2012 Jordan Institute
17, No. 1
Family-Centered CPS Assessments of Prescription Drug Use
Given the risks associated with prescription drugs, it can be tempting to focus on uncovering misuse or deceit, rather than working from a family-centered, strengths-based perspective. Guard against this error.
If someone in a family is taking a prescription drug, it is important to first understand what need that person is trying to meet with that drug, and how well it is working for the family as a whole. Whether the prescription is being used correctly or incorrectly, legally or illegally, you will have a hard time helping the family make changes if you don’t understand the motivation behind the drug use.
When talking with families, explain why you’re asking for certain kinds of information. This can build a foundation of trust and respect if you convey to parents that you are trying to understand the needs of everyone in the family, and to help them meet their needs in the safest and best way possible.
When talking with families about their use of prescription drugs, ask what medication is taken and how often, what need it is meeting (e.g., fight pain, treat illness), what education was provided by the physician, and whether the parent has concerns about the medicine. Ask how well the drug is meeting the need.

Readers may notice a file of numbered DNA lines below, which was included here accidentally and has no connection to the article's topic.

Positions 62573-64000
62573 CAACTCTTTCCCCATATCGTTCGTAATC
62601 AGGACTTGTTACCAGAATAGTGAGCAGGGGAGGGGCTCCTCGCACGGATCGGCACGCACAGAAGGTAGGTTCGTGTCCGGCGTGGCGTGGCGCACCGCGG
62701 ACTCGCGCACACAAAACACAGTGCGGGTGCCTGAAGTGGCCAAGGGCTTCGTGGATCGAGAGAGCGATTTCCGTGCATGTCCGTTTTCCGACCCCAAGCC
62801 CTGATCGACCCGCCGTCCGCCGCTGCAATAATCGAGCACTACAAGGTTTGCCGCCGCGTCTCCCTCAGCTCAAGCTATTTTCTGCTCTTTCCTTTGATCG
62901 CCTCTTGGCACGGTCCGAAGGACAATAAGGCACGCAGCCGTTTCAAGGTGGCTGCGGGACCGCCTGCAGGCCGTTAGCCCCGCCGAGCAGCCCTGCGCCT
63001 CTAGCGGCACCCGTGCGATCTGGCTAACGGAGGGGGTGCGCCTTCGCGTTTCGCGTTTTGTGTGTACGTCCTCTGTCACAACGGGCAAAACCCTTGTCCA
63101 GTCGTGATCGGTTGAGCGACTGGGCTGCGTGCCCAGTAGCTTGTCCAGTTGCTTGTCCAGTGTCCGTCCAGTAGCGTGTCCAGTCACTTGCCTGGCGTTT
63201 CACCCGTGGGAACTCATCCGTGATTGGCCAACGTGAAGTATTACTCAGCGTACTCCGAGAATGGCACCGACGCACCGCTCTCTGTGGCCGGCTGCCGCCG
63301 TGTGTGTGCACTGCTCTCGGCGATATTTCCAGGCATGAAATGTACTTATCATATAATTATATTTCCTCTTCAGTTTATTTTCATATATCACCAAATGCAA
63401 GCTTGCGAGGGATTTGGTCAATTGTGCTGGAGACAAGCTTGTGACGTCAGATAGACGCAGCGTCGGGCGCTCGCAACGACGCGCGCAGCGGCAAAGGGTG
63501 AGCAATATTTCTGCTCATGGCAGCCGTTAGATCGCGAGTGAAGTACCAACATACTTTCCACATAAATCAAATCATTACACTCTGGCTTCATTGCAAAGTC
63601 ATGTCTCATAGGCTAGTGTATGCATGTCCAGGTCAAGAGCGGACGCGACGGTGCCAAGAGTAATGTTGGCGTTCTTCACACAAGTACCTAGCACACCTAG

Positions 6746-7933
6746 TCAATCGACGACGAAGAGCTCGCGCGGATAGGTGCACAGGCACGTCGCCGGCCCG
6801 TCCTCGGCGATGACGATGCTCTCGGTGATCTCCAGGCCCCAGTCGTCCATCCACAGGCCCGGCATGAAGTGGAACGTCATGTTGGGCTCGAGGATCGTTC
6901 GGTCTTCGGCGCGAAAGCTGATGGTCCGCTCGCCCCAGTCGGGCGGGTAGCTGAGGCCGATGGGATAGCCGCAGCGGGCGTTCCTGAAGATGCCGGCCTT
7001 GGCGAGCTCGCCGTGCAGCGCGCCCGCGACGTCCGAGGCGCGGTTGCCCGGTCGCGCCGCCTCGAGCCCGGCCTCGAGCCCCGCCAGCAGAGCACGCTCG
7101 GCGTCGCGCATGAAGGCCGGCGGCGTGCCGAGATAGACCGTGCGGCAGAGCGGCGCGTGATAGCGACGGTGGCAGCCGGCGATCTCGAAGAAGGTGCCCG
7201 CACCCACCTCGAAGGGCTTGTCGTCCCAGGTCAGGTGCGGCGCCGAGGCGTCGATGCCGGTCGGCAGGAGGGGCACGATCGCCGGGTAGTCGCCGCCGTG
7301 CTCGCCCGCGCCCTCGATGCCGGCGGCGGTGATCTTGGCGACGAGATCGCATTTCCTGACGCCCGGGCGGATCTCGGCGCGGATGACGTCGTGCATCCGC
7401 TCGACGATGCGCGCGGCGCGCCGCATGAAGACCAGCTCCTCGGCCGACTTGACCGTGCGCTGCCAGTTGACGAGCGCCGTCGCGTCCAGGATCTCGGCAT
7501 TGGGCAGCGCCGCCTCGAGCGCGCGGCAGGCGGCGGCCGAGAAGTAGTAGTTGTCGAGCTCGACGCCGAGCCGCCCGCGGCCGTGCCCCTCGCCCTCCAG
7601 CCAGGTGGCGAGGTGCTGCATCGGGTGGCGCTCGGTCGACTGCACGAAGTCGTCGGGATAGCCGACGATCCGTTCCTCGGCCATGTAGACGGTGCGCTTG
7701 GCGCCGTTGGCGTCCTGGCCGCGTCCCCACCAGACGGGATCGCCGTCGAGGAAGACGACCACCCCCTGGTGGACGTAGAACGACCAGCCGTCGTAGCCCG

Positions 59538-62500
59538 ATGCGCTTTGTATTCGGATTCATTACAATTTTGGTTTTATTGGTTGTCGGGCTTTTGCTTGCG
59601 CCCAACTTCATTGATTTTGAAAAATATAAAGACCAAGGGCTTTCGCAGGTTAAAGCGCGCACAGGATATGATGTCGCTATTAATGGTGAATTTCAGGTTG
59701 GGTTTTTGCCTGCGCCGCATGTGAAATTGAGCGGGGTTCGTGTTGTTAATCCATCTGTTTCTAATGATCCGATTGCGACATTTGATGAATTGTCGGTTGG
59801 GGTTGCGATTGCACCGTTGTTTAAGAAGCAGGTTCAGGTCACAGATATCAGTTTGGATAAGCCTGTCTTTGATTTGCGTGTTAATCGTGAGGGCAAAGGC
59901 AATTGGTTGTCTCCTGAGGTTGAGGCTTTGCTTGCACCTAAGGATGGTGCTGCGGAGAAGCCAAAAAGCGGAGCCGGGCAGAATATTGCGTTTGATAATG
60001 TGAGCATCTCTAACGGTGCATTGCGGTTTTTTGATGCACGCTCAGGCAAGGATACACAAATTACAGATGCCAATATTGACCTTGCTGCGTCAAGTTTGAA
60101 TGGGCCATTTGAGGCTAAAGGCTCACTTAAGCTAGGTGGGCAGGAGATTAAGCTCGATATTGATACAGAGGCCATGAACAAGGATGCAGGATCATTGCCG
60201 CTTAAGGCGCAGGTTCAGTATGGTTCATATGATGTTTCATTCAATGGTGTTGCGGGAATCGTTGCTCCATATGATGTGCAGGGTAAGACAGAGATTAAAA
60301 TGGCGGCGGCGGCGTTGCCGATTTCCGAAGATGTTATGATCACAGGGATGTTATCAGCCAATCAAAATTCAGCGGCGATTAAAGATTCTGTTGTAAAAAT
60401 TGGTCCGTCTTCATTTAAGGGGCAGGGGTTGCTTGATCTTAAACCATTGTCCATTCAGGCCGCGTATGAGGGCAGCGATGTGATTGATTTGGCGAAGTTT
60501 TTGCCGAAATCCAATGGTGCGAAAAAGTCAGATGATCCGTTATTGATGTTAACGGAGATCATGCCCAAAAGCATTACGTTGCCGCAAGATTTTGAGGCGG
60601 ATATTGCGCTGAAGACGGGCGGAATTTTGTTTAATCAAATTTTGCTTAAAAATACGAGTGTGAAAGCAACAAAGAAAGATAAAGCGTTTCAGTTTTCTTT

Educate parents through the interview process by sharing information about safety risk factors you see (e.g., drug storage), and by showing parents how to keep medications out of children’s reach.
Engage the parent in safety planning. Use strength-based questions to learn about social supports, coping skills, and what’s going well for the family.
Ask yourself what risk factors the parent may have for abusing or misusing prescription drugs. Use a brief assessment tool (such as CAGE or UNCOPE) to see if any concerns emerge.
Be prepared with referrals for a substance abuse evaluation if the assessment indicates a potential substance abuse issue.